It is the intention of the NTA to deliver the Transport Strategy in accordance with the high-level phasing shown in Figure 19.1. The planning and design stage of major projects takes several years and it is worth noting that significant progress has been made in the design and planning for MetroLink, the DART+ Programme, the BusConnects Core Bus Corridors and Luas Finglas. The implementation of the BusConnects New Dublin Area Bus Network has commenced and significant resources have now been allocated to the delivery of the GDA Cycle Network Plan across the local authorities.
Figure 9.1 divides the period of the Transport Strategy into two time bands – the first up to 2030, aligning with the current National Development Plan, and the second period from 2031 to 2042. It sets out the completion or implementation dates for various projects, divided into the two time periods.
Figure 19.1 – Strategy Phasing19.2 Monitoring
To ensure that the policies and proposals of the Strategy are being implemented in a coordinated, effective and timely manner, it is essential that a robust monitoring programme is put in place. This section details the measures and indicators which will be used to undertake this task.
Monitoring can demonstrate the positive effects facilitated by the Transport Strategy including those relating to improving sustainable transport and meeting our climate change obligations as they relate to transport. Likewise, monitoring can enable, at an early stage, the identification of unforeseen adverse effects which will allow the NTA to undertake appropriate remedial action if required.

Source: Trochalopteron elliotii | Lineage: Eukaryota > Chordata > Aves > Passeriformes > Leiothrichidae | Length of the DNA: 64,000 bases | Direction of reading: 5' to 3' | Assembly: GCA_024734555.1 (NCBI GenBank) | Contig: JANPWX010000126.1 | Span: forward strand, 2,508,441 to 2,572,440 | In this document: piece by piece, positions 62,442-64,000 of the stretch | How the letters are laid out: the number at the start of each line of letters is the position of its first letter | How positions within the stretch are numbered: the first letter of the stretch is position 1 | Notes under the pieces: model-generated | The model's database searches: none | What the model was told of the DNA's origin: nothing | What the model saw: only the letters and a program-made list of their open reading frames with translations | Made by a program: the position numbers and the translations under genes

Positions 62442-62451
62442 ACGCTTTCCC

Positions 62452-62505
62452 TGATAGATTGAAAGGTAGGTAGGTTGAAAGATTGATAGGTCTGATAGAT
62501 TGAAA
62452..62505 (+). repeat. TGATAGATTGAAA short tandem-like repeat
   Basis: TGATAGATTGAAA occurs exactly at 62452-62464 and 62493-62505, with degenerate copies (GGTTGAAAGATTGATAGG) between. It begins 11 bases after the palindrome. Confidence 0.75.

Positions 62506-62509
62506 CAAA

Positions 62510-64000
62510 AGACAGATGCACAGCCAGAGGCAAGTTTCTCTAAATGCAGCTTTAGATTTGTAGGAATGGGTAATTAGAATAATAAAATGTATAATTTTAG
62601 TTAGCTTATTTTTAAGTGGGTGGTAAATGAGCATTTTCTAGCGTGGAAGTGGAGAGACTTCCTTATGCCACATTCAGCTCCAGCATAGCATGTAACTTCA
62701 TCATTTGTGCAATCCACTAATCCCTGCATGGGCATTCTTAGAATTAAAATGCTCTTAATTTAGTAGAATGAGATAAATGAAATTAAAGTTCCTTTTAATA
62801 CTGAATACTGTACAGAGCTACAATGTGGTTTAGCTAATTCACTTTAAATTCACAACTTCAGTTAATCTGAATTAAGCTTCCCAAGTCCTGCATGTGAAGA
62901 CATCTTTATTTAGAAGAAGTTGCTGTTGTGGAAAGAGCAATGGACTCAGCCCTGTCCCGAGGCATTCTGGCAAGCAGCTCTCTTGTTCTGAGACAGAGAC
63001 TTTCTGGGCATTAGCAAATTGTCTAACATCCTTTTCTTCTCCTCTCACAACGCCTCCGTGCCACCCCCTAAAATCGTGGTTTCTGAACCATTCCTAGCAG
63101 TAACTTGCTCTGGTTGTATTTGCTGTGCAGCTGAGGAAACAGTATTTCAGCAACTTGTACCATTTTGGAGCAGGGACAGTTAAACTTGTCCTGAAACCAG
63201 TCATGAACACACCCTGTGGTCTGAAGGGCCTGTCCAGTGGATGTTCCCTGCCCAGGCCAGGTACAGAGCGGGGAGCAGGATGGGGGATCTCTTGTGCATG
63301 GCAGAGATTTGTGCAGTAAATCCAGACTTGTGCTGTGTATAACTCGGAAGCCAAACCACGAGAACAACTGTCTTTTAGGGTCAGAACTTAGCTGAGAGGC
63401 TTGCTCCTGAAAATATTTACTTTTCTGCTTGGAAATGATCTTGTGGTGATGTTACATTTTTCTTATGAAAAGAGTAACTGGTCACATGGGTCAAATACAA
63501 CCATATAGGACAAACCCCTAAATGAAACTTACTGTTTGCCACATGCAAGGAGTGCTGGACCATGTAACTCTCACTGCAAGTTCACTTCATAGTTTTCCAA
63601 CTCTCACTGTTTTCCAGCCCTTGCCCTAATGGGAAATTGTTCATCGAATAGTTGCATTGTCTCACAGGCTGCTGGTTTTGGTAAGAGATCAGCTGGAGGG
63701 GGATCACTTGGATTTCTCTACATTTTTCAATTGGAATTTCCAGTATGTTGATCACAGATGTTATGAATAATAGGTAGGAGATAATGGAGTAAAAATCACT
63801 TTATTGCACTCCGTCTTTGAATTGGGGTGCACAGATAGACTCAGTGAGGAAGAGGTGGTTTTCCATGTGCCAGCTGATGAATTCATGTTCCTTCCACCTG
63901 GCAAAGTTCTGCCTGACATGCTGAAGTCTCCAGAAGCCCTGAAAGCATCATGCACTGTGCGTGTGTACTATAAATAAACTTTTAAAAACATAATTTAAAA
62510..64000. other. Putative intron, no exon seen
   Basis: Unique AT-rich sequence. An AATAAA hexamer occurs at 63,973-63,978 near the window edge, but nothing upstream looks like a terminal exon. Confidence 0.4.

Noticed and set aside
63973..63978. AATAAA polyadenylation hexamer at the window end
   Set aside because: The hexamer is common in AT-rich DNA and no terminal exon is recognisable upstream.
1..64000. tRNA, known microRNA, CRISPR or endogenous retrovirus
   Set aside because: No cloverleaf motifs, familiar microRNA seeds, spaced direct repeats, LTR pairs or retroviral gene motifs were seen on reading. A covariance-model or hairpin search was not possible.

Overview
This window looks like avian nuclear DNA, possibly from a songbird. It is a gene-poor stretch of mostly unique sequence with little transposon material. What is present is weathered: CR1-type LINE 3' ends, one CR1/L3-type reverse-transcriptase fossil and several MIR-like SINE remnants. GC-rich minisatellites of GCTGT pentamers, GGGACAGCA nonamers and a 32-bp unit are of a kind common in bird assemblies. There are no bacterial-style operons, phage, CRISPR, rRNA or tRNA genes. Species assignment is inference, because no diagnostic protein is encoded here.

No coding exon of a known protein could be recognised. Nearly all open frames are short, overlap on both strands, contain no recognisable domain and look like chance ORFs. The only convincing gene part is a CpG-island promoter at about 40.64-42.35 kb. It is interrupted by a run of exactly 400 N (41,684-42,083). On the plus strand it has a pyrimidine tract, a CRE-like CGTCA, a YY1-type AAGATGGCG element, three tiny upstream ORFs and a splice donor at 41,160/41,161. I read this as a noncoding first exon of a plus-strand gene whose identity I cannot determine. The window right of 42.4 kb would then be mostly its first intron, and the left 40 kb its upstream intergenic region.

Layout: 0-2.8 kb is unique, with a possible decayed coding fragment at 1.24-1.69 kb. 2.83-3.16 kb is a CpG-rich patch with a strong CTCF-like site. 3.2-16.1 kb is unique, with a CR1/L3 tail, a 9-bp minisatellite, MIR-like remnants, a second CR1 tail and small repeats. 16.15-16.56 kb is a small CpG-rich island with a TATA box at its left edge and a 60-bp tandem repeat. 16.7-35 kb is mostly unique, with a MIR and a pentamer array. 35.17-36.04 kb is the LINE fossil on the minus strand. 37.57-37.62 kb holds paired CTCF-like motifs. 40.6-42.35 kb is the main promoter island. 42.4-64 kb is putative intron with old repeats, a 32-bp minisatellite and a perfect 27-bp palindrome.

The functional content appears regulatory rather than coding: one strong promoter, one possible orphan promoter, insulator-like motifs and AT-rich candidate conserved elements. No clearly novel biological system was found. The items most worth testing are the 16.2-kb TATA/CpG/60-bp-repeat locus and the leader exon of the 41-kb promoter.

19.2.2 Objectives and Indicators
Monitoring is based around the collation of available indicators which allow quantitative and qualitative measures of trends and progress over time relating to the achievement of the Strategy Objectives as set out in Chapter 5. Monitoring is an ongoing process and the programme will allow for flexibility and the further refinement of indicators.
Measurements for indicators generally come from existing sources. Existing sources include those maintained by the NTA, TII, Central Statistics Office and other relevant authorities including the Eastern and Midlands Regional Assembly and local authorities. It may be necessary to expand some of these data sources to ensure that they are appropriate to fully assess the identified indicators and to ensure that they can be provided in a timely manner to allow for interim reporting.